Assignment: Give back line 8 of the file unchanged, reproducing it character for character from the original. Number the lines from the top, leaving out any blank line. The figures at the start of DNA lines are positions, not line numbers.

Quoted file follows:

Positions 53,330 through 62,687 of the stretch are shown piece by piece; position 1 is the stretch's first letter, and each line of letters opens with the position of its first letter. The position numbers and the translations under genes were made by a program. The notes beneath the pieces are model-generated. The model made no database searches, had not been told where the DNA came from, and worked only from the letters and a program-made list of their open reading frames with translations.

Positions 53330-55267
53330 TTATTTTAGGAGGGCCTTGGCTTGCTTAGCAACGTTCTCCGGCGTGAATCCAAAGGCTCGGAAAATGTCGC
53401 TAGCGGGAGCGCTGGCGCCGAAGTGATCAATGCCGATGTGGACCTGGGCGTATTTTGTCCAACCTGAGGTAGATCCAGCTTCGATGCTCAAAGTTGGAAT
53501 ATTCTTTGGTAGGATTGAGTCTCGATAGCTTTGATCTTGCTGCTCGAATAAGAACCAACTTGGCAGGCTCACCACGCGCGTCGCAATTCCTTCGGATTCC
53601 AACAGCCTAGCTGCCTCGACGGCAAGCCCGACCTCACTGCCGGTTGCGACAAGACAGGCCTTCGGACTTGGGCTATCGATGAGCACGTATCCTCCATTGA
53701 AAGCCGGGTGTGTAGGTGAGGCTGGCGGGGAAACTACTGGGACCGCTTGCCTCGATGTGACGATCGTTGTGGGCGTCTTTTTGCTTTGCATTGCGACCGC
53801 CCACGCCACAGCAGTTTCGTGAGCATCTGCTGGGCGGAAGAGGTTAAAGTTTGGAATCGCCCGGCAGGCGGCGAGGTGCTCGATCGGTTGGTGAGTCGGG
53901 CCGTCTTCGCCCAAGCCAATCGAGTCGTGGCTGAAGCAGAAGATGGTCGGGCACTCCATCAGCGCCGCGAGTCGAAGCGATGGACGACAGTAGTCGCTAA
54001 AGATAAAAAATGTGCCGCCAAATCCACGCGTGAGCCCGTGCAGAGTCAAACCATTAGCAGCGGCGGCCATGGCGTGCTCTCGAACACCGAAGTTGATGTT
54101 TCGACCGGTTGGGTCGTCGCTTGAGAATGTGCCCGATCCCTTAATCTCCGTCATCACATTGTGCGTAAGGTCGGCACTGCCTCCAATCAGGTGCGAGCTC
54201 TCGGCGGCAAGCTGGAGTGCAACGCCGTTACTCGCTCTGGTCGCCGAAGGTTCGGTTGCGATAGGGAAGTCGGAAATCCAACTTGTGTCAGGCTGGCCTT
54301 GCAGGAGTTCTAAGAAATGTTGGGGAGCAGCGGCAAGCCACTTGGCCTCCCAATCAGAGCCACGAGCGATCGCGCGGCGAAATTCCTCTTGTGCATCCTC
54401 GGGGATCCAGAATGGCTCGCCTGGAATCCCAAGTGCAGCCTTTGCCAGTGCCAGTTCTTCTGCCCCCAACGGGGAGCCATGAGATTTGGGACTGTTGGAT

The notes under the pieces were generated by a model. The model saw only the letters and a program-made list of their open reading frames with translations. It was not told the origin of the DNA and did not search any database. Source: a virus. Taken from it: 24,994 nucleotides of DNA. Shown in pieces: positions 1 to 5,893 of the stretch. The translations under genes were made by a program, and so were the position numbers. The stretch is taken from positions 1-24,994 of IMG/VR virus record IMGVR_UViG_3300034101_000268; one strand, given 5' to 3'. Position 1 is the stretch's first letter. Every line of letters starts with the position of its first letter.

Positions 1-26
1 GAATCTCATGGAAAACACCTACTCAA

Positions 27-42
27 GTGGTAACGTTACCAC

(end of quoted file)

53801 CCACGCCACAGCAGTTTCGTGAGCATCTGCTGGGCGGAAGAGGTTAAAGTTTGGAATCGCCCGGCAGGCGGCGAGGTGCTCGATCGGTTGGTGAGTCGGG